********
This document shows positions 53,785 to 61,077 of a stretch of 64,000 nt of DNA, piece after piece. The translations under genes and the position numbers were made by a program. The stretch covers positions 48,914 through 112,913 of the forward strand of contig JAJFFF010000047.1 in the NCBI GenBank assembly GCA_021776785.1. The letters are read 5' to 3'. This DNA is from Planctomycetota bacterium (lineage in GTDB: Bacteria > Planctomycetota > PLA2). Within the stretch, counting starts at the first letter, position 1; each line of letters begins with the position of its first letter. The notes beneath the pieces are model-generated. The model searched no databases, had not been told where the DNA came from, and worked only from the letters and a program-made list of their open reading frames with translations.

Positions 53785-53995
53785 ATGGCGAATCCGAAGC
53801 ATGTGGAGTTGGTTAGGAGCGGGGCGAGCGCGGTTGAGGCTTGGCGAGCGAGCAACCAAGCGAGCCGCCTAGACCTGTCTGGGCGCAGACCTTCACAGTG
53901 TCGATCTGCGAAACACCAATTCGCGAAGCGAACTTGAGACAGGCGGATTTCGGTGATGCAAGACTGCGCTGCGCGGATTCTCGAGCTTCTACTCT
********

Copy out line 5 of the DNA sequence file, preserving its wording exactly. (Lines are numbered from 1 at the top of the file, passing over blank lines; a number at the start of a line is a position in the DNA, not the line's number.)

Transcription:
53901 TCGATCTGCGAAACACCAATTCGCGAAGCGAACTTGAGACAGGCGGATTTCGGTGATGCAAGACTGCGCTGCGCGGATTCTCGAGCTTCTACTCT